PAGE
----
The EU Ambassador Christian Mcdul
Writes; Tshepo Heqoa
The country of Lesotho through the Ministry of Agriculture and Food Security officially launched an SPS Border Inspection on the 10th January 2019 at the Department of Agricultural Research centre as a way to sensitize relevant stakeholders about the Sanitary and Phytosanitary (SPS) Agreement issues. This was accompanied by the declaration of the phytosanitary border inspectors who should facilitate the movement of agricultural products in and out of Lesotho.
They will inspect the goods for import for the reason of protecting Lesotho’s alpine biodiversity from diseases, and foreign pests as well as export goods for the sake of the same standards and measures agreed upon in the SPS. To that effect Lesotho requested assistance from the European Union (EU), through the Trade Related Facility Project, whose objective is to improve controls on Trade related commodities; Food Safety, Plants and Animal pests, with the objective of boosting agricultural productivity and trade in Southern Africa. This SPS component of the project entails, among others, the engagement of Phytosanitary Border Inspection and Capacity for the Diagnostic laboratories. Present were the Principal Secretary of the Ministry of Agriculture and Food Security, Mr Malefetsane Nchaka, as well as the Deputy Principal Secretary, The EU Ambassador Mr Christian Mcdul and Heads of Parastatals and Private Institutions.
Mr Sekhonyana Mahase, the Chief Crop Production Officer in the Department of Crop Services shared with the floor the importance of the SPS and showed its application in the protection of human, animal and plant life. He indicated that whereas the SPS measures are governed by the WTO to safeguard the smooth and safe trade, all the member states of the WTO cooperate therein. With respect to the emphasis of the rules, he further reiterated that food is required to come from a pest or disease free area with the permission of only certain kinds of additives in it. The Sanitary and Phytosanitary Agreement was said to apply to domestically produced food which are often animal and plant products. In conclusion, the stakeholders were made aware that the measures taken were for the protection of the Plant , animal and human health.The SPS is very important for the private sector, because it gives an opportunity to enter the international market. The Head of Plant Protection and Quarantine Section at the Department of Agricultural Research, Mr Motlatsi Molatela shared the procedure of obtaining the SPS certificate.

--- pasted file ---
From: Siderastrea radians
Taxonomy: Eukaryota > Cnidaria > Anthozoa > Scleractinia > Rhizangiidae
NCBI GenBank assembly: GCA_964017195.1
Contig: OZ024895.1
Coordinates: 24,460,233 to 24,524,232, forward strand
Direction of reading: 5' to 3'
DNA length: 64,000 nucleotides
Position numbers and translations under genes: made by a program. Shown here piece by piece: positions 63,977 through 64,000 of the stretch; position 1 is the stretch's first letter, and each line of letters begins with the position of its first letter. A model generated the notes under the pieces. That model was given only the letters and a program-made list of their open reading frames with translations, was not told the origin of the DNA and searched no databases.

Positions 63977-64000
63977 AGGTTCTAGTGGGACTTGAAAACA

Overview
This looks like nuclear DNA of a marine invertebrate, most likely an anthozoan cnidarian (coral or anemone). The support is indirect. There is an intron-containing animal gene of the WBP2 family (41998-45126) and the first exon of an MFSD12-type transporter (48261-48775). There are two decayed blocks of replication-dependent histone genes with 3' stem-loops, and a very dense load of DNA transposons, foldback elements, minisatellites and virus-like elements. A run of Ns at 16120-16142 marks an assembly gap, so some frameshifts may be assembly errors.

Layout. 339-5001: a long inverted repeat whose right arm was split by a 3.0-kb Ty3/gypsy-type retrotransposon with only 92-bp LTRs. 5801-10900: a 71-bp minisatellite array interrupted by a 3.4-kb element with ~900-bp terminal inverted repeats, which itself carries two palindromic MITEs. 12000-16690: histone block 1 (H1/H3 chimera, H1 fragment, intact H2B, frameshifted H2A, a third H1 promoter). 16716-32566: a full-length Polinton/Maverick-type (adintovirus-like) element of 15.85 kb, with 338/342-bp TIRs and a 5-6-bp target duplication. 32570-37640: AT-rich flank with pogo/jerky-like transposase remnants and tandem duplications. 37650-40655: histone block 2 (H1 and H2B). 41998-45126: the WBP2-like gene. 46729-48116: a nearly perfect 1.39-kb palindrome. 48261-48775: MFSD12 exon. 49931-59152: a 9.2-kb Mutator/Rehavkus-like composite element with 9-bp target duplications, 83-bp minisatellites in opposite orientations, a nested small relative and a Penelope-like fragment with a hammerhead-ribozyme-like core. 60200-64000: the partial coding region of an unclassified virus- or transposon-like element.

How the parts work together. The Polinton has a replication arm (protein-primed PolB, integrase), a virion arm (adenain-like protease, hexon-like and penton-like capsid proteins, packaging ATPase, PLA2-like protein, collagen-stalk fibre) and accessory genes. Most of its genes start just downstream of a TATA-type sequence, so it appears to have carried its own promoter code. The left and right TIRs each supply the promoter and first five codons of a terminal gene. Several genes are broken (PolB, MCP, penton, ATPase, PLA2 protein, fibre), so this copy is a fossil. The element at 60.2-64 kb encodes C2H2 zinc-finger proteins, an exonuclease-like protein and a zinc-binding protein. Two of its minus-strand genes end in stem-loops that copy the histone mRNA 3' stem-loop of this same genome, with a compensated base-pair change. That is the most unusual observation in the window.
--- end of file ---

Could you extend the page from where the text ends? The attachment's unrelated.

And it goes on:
Molatela is one of the few civil servants that is entrusted with ensuring that plant products and other regulated articles are protected against pests and diseases. He said, “Our burden is to ascertain the availability of certain services that are needed and those include the issuance of certificates for the export and the issuance of plant import permits for people importing plant materials. For export products, we do have quite a number of products that penetrate the market of EU which many people may not be familiar with. The actual support that has put us here emanates from the support that has been given by the European Union through the project called the Trade Related Facility. We are not given the support because of being an agricultural sector, but because we make sure that the agricultural products trade smoothly across the globe, so that’s why we are taking part.”
Mpho Lebeta- the brand ambassador for Lesotho Milling Company in Maputsoe expounded more on the significance of SPS as the company specializes in maize and wheat products. The greatest problem that they face is the poor grain that they get from Basotho because there are no controls or inspections of plants that find their way into the country. This she said affects the local market as it becomes hard to fully depend on the produce of Basotho Boipuso Adonts’i from Shoprite also presented the challenges that Shoprite, Pick ‘n Pay and other supermarkets face in the country. These included the sustainability of the Basotho products as well as the absence of custom inspectors after working hours including weekends which make trade very hard for them. Of truth, history shows the significance of crop protection as was witnessed by Ireland and later other states between the years 1845 to 1849. This period was called the Great Famine or the Great Hunger that resulted from the potato blight. During the famine, about one million people died and a million more emigrated from Ireland. True as it is that many reasons led to this famine but they all had a common factor which was the lack of Sanitary and Phytosanitary in the agriculture sector.
Department Representatives from the public and